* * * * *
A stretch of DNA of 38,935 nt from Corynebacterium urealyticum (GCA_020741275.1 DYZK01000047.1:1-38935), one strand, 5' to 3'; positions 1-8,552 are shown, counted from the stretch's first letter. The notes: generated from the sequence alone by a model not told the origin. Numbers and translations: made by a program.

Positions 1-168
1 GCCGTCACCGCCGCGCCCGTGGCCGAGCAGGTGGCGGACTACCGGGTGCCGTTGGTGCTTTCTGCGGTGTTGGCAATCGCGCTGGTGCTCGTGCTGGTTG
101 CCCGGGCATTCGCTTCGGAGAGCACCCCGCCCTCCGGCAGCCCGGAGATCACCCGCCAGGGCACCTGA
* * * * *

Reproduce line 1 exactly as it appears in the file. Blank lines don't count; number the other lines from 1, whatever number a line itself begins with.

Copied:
A stretch of DNA of 38,935 nt from Corynebacterium urealyticum (GCA_020741275.1 DYZK01000047.1:1-38935), one strand, 5' to 3'; positions 1-8,552 are shown, counted from the stretch's first letter. The notes: generated from the sequence alone by a model not told the origin. Numbers and translations: made by a program.